"I'm going to speak my mind because I have nothing to lose."--S.I. Hayakawa

Sunday, December 6, 2015

Yesterday and Today: What Lesson Does Pearl Harbor Hold for Us?

Monday, Dec. 7, will mark the day when, seventy-four years ago, the United States was bombed into participating in World War II by a surprise Japanese attack on the U.S. naval fleet in Pearl Harbor.

Pearl Harbor, Wikipedia Commons

Subsequent to that, up to 120,000 residents of Japanese descent were interned in camps in the U.S., ostensibly because they posed a danger to the country if the Japanese succeeded in a suspected plan to invade the West Coast.   History has shown that one of the reasons was actually racism and fear among other Americans.

In Hawaii, where a third of the population (150,000) were Japanese-Americans, only 1200 to 1800 were interned.

Once Japan invaded Alaska’s Aleutian Islands, 880 Aleuts were removed from the war zone in the Aleutian and Pribilof islands for their safety and sent south of Juneau, where they were forced into survival conditions in old canneries.  For most of these Alaskan natives, the culture shock was immense.

Artillery mount, Amchitka Island.   My photo.

Ten per cent of these natives died in the abysmal conditions as they languished for years.   Those who returned to their islands found their homes ransacked and destroyed, often by U.S. troops.


These days, the United States again faces threats from within and without.  I am beginning to understand the moral dilemma of our parents’ generation in the face of their fear and suspicion.   We wonder what the "right" course of action is.   How can we allow war refugees into our country and also protect us from infiltrators who mean us great harm?

WWII relics on Amchitka Island.   My photo.

In San Bernardino today, a woman is suffering greatly because she saw things, yet kept quiet for fear of being branded a racist, or of profiling.   Now fourteen people are dead, and many more wounded.

 We have been taught that profiling people because of their ethnicity or religion is somehow bad, that it makes us racist and intolerant.  And yet, our leaders caution us to be vigilant and speak up if we see something suspicious.   If I see someone of a certain ethnicity, perhaps reading from a certain religious book, am I a racist because I surreptitiously look for suspicious bulges under their clothing,  observe their demeanor for anxiety, or look the other way if that person tries to light their shoe on fire?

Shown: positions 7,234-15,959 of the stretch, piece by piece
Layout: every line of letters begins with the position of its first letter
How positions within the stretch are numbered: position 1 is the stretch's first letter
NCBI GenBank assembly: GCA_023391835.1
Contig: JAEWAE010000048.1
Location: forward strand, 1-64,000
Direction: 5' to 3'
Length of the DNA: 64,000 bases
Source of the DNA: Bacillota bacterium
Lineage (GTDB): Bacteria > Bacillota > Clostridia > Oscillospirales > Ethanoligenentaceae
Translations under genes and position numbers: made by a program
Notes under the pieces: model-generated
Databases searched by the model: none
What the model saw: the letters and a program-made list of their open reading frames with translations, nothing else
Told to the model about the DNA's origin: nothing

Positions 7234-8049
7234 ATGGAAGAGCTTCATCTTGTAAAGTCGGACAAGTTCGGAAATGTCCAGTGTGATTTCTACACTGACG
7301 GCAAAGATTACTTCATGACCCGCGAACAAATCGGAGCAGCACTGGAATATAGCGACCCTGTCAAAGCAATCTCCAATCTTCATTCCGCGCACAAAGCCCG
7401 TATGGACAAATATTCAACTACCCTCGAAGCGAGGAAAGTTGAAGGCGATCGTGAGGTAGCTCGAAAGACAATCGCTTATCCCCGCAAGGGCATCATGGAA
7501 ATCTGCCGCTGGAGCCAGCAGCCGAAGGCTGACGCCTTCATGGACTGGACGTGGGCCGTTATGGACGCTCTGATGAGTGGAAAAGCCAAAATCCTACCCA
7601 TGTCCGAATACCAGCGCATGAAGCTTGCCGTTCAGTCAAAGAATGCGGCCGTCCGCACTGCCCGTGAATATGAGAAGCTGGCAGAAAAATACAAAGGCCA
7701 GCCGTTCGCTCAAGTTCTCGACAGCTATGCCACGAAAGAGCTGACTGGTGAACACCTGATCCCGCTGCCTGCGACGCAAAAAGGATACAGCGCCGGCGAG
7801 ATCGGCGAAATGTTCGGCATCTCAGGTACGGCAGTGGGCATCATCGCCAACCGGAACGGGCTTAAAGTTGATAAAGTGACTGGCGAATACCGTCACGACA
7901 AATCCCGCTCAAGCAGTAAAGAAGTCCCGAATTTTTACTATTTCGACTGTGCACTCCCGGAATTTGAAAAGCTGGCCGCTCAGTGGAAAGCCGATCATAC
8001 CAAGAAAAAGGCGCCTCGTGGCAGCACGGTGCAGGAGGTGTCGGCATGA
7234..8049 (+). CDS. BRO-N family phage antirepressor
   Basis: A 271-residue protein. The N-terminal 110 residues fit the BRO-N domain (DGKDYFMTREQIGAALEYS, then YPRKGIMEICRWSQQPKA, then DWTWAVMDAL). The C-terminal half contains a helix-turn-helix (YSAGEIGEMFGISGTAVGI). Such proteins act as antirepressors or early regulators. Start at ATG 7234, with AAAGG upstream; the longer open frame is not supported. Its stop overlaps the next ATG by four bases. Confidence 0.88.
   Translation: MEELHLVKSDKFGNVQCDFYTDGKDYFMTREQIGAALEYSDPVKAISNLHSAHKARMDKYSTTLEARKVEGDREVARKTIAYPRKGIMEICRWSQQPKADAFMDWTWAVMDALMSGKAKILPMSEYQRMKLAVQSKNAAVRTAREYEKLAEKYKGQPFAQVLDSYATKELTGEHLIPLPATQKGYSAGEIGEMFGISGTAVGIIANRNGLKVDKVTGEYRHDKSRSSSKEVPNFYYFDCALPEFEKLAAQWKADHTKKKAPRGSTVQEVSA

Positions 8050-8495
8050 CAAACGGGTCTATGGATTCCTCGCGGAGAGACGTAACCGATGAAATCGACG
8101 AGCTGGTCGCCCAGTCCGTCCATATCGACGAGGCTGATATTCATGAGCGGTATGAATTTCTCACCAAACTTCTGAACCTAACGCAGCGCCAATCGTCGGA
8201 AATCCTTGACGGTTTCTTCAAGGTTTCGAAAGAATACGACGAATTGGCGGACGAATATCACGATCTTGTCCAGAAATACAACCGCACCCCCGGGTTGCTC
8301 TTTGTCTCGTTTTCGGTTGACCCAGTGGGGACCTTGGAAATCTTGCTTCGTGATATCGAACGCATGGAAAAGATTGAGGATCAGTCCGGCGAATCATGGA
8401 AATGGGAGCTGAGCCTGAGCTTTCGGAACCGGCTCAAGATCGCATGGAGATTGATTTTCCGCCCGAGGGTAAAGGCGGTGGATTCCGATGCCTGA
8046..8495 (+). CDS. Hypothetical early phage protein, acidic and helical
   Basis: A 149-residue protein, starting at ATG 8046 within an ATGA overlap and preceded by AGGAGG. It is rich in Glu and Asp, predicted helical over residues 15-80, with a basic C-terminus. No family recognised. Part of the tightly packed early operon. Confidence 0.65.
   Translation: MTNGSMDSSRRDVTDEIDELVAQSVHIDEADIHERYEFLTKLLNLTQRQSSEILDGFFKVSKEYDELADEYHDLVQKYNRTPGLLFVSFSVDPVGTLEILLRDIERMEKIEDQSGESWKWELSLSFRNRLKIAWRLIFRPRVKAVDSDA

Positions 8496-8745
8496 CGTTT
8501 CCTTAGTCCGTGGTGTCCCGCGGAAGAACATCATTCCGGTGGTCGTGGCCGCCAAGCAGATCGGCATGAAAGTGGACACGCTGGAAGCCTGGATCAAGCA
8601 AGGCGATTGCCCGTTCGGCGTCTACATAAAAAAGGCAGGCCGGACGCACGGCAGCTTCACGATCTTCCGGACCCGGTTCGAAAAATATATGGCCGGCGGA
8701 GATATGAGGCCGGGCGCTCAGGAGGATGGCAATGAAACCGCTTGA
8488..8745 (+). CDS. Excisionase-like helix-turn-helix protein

I spent a long airplane flight from a dangerous country back to the U.S., seated next to a young man of a certain age who read his ornate Koran the entire trip, and was kind enough to assist me with a carry-on in the luggage bay overhead.

I am also reminded of the Nazis, and later the Stasi (the East German police), and the people of the Soviet Union, whose leaders urged the populace to report suspicious activities.   When their records were later exposed to public examination, it was found that neighbors spied on neighbors, and family members tattled on each other.

People around the world have been hoping peace-minded Muslims would denounce the radical elements in their religion, and a few groups have done that.  But is denouncing enough?   And will it have any effect?   Or will that serve only to make us let down our guard enough for the wolf to attack the flock?

I don’t have the answers to the problems we face today, but I am compelled to keep the past in mind as we try to find our way through a prickly and deadly brier patch.

Aleut cemetery, Amchitka Island.   No Aleuts have lived on Amchitka since WWII.   My photo.


  1. It's a perplexing world we live in. Thank you for addressing this topic and for sharing your thoughts. I admire that.

  2. Great thoughts my friend. I too wonder how far we should take it and how best to approach this dilemma. I don't think there is a definitive right way or wrong way. So scary.....and sad.

  3. Well thought and well written, Jeanne. It's sad that we have treated so many Americans with cruelty, but the fears that we have today of terrorists reflects the reasons. Many of the refugee's that are fleeing their countries are of military age and have served in the military because it was required. They could very well become trained terrorists in any country they flee to.

  4. I can't agree more, history is very important as well as situation awareness. Today so many young people are so involved with their smart phones that they are totally unaware what is about them, which can be dangerous. Going to school in Seward we learned very little about Alaska's role in WWII because it didn't fit the national school directed curriculum, thanks for the reminder. Well said.

  5. It begins within the family unit. Look at the mean spirited things that small children do to their own siblings. It is amazing we get along as well as we do. There is NO answer here in my opinion. Enough said .. Cap